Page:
The Centre for Advanced Instrumentation (CFAI) has successfully completed and delivered 5 freeform aluminium mirrors of the Compact Infrared Imager and Radiometer (CIIR) prototype. The system has been tested in Oxford University and is performing well.
The CIIR is designed for a 6U Earth observation CubeSat, for both nadir viewing and scanning of the Earth’s limb, preferably from a Sun synchronous orbit. The optical design incorporates a bandpass filter to support investigations of the properties of clouds and aerosols as well as monitoring concentrations of stratospheric water vapour.
This prototype is a proof of concept for future missions based on low cost constellations of spacecraft.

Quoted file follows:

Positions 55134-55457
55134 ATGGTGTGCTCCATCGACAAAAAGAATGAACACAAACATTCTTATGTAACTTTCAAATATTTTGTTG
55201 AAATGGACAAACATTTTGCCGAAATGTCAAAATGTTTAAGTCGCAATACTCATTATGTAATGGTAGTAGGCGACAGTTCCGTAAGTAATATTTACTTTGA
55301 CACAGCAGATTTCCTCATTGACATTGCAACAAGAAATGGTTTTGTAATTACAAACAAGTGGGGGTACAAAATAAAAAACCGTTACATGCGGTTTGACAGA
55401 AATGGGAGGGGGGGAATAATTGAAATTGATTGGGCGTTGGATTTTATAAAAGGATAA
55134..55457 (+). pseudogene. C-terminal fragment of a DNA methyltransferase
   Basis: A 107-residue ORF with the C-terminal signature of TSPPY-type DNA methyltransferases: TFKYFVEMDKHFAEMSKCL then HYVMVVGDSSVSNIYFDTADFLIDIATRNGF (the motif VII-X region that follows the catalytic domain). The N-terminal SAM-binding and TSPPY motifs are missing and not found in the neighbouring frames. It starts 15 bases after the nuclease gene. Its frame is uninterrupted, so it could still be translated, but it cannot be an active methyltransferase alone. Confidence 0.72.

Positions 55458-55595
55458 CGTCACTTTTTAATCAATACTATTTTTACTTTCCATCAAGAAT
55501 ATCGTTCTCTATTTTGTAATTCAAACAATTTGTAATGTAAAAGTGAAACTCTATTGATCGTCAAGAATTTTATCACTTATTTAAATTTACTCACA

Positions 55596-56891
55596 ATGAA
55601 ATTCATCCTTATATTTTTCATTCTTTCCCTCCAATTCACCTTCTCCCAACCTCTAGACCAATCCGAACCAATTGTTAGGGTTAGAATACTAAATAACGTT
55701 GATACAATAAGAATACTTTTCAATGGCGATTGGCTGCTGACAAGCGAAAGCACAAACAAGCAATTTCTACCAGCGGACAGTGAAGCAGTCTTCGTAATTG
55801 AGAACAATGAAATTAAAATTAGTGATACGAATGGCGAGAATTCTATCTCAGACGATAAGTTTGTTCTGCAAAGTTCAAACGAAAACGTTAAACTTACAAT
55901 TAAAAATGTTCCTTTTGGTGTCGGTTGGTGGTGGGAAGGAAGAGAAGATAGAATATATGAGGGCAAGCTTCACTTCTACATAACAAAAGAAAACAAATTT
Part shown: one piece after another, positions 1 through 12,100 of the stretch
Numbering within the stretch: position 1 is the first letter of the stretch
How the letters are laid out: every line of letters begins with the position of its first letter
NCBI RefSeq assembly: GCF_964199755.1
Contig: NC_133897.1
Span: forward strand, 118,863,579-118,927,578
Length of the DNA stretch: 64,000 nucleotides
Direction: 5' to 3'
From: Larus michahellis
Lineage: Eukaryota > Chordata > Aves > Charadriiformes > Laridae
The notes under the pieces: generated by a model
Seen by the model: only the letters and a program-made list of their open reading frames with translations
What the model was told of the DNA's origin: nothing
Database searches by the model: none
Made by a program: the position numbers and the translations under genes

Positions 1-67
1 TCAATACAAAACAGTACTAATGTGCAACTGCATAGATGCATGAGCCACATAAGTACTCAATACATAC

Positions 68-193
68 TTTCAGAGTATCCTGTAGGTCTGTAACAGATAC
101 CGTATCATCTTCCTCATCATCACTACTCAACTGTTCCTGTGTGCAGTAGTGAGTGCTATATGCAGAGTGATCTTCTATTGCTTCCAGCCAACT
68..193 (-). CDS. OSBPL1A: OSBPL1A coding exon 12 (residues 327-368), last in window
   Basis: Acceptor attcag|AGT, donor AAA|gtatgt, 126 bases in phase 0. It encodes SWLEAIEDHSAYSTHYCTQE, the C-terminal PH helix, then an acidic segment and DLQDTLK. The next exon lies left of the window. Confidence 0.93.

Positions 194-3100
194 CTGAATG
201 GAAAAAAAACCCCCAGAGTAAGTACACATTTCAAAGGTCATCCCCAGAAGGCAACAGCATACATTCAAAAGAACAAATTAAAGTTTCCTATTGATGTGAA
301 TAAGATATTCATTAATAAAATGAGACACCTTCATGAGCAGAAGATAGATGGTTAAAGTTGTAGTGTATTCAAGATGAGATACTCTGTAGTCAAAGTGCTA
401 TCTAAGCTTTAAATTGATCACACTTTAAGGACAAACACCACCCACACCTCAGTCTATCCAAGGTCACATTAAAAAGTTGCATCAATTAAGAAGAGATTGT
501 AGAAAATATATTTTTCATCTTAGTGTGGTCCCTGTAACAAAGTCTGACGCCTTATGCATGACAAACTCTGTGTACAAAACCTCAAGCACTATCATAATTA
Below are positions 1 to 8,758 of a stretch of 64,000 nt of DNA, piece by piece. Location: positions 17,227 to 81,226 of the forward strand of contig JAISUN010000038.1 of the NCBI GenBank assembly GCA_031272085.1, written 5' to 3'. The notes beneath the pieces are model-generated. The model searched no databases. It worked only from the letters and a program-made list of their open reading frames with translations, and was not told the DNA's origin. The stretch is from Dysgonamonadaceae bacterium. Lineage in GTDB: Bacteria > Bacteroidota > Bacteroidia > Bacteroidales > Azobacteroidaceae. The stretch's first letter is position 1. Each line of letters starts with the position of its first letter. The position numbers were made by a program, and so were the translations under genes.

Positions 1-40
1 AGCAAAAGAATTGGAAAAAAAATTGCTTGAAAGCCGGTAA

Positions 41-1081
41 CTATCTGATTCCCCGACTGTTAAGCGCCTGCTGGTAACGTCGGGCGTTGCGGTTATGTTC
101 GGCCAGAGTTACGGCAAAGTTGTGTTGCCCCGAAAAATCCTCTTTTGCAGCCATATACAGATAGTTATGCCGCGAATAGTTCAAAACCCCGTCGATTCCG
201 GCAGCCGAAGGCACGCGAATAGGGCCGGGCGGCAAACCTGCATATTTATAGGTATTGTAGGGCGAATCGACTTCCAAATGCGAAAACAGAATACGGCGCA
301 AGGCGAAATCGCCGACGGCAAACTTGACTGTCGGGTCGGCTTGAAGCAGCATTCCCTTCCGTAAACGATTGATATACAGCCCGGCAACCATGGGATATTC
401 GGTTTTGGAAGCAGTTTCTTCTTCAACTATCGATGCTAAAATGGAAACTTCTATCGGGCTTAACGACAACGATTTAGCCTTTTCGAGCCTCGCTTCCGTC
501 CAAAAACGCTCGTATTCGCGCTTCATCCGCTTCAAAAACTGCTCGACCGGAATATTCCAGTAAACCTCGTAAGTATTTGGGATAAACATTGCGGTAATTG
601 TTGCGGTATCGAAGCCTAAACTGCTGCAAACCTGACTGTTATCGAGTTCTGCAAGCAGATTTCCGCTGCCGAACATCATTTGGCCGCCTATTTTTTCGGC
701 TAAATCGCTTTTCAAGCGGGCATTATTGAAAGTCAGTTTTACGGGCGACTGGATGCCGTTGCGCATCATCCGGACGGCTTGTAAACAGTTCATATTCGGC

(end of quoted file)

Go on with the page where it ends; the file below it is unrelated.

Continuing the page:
Durham’s Prof Monkman has been awarded £675,000 as part of a three Universities project to study ultra efficient OLED emitters for the next generation of OLED TVs. The project (worth in total nearly £2M) will combined Quantum Chemistry modelling in Newcastle and Synthetic Chemistry in Glasgow with novel spectroscopy and device physics in Durham.
The goal of this flagship project is to produce ultra efficient deep blue light emitters which will be used in a new type of OLED TV design that only requires the generation of blue light. Red and green light will be generated by quantum dot fluorescent converting filters. As part of the project, a new UK Biochemistry Company becomes a partner, expanding their synthetic chemistry know-how into new avenues of OLED materials production.
Prof Monkman said "this new project is a result of several break through developments made in Durham and Newcastle. It has raised greater awareness in the UK Chemistry Industries so that new players, never before involved in OLED technology, are now willing to invest because of the potential step change these new materials offer. It is great to see renewed interest in OLED materials development in the UK"